Steps in validating a questionnaire

how can we ensure that the survey questions are valid and are really measuring what they intend to measure?

Validity refers to the extent to which a construct (elements of information sought by a researcher) is adequately captured; this is sometimes referred to as a specification error.

The researcher then reads or listens to the transcript to understand the respondent’s thought process and understanding, and uses this to remove or change any difficult questions or phrasing.

In the latter, the researcher takes a more active role, and respondents are probed with questions to get a better and deeper understanding of their thought processes.

Furthermore, it can reduce response error because it can help identify any difficulties or problems that cannot be identified through statistical methods (Miller 2011; Osborne et al. Cognitive interviewing has evolved and grown since its first use in 1984, and now there are two ways cognitive interviews are conducted: thinking aloud and verbal probing (Priede and Farrall 2011).

In the former, the respondent is asked to vocalise his or her thought process as he or she is filling in the questionnaire.

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In order to validate surveys, there are two things to consider: sampling errors (not addressed here) and measurement/observation error (are the questions really measuring what we intend for them to measure? To minimise validity and measurement error: Step 1: Send survey for expert reviews in to evaluate the content, cognitive, and usability standards.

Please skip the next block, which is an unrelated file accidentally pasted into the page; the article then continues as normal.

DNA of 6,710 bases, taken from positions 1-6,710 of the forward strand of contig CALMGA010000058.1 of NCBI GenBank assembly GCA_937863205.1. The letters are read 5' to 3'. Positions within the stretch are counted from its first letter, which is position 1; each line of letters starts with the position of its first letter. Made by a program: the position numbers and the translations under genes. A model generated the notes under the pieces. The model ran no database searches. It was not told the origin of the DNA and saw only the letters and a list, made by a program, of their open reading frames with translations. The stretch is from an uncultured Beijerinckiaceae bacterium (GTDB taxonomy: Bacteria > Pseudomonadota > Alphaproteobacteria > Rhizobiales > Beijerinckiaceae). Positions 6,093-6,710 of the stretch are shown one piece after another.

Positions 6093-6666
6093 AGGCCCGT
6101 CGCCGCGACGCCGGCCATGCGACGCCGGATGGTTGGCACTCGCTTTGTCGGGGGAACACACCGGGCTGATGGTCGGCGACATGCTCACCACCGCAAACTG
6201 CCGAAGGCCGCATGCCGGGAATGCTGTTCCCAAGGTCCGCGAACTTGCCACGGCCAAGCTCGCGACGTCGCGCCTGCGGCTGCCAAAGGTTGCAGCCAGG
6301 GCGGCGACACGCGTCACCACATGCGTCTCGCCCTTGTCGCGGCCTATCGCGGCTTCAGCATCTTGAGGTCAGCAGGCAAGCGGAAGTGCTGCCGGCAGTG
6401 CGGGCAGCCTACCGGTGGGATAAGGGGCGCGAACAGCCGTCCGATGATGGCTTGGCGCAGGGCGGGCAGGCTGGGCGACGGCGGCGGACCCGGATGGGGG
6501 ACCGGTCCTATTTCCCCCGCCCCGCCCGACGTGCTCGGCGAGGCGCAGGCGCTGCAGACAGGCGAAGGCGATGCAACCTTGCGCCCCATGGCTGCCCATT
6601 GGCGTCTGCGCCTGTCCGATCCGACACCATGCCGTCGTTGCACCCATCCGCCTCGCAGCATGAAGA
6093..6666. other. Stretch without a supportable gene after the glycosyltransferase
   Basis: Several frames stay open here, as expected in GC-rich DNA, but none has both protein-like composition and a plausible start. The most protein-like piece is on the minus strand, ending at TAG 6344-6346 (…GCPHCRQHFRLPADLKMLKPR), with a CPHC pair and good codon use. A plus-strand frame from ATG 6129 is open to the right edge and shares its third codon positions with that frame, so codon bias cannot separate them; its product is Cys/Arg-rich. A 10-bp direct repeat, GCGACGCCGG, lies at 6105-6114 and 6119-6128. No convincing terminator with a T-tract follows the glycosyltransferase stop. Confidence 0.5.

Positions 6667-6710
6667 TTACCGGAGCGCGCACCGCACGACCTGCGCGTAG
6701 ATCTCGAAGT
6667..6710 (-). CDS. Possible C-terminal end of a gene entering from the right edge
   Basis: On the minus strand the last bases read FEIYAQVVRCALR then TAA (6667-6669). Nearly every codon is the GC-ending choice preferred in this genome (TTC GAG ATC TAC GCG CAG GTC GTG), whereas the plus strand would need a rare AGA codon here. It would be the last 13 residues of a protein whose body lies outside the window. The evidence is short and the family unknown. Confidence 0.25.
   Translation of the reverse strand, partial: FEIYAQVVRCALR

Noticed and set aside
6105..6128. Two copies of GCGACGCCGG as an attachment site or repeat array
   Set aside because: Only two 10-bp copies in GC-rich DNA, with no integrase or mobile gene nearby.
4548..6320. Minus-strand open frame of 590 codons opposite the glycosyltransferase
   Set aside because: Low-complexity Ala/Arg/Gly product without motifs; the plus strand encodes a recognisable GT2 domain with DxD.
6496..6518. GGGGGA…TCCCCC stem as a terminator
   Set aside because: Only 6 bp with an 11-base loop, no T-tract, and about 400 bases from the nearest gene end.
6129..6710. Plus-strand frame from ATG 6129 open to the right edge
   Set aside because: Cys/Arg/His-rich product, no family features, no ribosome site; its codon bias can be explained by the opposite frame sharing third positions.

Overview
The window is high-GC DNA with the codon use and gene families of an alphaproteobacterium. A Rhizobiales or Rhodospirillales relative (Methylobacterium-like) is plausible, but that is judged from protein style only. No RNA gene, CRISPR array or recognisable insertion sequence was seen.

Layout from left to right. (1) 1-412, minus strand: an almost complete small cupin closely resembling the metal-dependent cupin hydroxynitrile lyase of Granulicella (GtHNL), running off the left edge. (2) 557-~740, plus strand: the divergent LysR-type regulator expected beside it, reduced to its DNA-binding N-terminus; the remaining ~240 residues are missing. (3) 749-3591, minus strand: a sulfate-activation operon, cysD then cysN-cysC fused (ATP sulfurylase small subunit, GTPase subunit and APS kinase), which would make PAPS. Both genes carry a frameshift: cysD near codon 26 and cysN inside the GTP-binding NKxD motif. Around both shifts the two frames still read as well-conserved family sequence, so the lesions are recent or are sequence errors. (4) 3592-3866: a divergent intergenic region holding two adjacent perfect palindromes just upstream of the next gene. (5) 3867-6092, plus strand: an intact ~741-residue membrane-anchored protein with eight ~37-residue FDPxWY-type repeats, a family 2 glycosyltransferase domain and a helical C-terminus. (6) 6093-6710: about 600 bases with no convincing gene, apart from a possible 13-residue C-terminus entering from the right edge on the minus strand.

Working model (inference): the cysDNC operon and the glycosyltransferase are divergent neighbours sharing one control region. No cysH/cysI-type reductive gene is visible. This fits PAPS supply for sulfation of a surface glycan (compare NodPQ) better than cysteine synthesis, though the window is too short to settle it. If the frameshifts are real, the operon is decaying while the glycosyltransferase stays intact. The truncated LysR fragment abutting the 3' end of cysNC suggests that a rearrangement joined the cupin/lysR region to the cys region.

Analysis of the cognitive interviews – Each recording of the cognitive interview was listened to and a summary was prepared in an Excel sheet, which contained a list of responses to the probes, and any other problems that could be identified.

This determined whether the interview provided evidence of a ‘definite problem’, ‘possible problem’, or ‘no evidence of a problem’ in relation to each item in the questionnaire, which was followed by a written explanation of the reasons for this judgement (as done by Levine et al. These summaries were then combined under each question, and based on that it was decided whether the question needed modification, removing, changing or leaving as it was.

Furthermore, some participants may find it difficult to think aloud, and you may also want to focus on specific areas.

For example, to check participants’ understandings of specific terms are correct and consistent.

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